The surprises keep coming – this time in the form of a rather decadent warm Old Winchester cheese and truffle amuse bouche (above). The light, almost mousse-like flavour melts in the mouth. Delicious.
Before we begin on our finger sandwiches, our waiter, Chris, thoughtfully checks if we have any dietary requirements and despite the new offer, tells us knowledgeably about the menu.
He brings out a platter laden with smoked ham and English mustard mayonnaise; egg, mustard and cress; smoked salmon, horseradish butter and Coronation chicken on a mini brioche. Ordinarily I’d avoid the latter but, taking a chance, I’m very pleasantly surprised.
We hungrily demolish them and promptly offered more but save ourselves for the choice of scones (plain or buttermilk and raisin). They’re served warm from the oven with a choice of clotted cream, fresh strawberry jam and lemon curd. Sublime.
Pastries are a delicately-flavoured Matcha green tea and apricot cupcake, an indulgent mascarpone, praline and espresso éclair and a Mediterranean holiday-inducing Amalfi lemon meringue tart. All are absolutely as delicious as they sound, but now we’re really starting to struggle.
Saved from unspeakable waste, we’re offered a smart gift box to take home the pastries we can’t manage, plus a slice of Victoria sponge or chocolate and salted caramel cake from the trolley that I quietly hide from the kids when I return home.
OUT AND ABOUT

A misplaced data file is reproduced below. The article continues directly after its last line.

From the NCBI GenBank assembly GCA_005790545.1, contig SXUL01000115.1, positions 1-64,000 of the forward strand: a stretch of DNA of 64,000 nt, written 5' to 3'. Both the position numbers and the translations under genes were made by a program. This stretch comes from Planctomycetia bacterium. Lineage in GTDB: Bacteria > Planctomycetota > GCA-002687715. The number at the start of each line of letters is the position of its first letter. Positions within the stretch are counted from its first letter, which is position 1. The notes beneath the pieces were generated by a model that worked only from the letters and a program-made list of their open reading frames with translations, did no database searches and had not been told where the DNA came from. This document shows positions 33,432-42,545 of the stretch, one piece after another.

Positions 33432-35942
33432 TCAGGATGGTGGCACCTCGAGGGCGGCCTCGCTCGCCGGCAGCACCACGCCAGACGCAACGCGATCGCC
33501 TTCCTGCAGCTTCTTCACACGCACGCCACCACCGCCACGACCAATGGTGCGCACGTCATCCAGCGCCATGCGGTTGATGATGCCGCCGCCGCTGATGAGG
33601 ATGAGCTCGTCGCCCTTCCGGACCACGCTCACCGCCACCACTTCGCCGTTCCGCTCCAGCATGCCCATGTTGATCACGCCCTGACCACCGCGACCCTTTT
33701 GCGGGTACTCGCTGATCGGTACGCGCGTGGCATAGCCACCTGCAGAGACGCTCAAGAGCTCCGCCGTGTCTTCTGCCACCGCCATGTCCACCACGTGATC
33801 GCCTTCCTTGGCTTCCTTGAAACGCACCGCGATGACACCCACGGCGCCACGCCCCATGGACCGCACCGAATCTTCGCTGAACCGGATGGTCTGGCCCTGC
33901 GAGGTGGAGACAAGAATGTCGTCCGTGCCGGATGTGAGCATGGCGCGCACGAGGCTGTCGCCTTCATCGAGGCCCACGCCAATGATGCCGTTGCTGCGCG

If you’ve time to spare, make the most of the opportunity to explore Chewton Glen’s gorgeous and extensive gardens to walk off any indulgence. Wander a little further through the woodlands at the delightfully-named Chewton Bunny to reach Highcliffe Castle, a Gothic revival mansion dating from 1836. Or take a stroll along Highcliffe Beach (above).
Just 15 minutes’ drive, find indie shopping heaven at the coastal town of Lymington, which has some fab designer boutiques like Stanwells and Thirty-Three Boutique. There’s homewares and homestyling heaven at Starboard Home Interiors on the cobbled High Street and Scandi, coastal-inspired homewares at BluBambu over on Quay Road.
THE MUDDY VERDICT
Good for: An unhurried, fine dining pamper treat or celebration with friends and family. The new afternoon tea strikes the right balance (phew!) and will suit both traditionalists and the more epicurious. The attention to detail and friendly, polished service really allows you to kick back and enjoy yourself.
Not for: Chewton Glen is family-friendly but the afternoon tea here wouldn’t suit little ones. Likewise, the 5-star quality more than justifies the price tag but it’s a treat to tick off on your foodie bucket list, or celebrate a special occasion, rather than something you’d nip to on a whim.
The damage: Laurent-Perrier Rosé Champagne Afternoon Tea £65; ‘G&Tea’ Nàdar Gin and Tonic £55; Nyetimber English Sparkling Afternoon Tea £55; Afternoon Tea £45.
Chewton Glen, Christchurch Rd, New Milton BH25 6QS, Tel. 01425 275341. Tea at Chewton Glen is served between 12pm and 4pm in The Dining Room.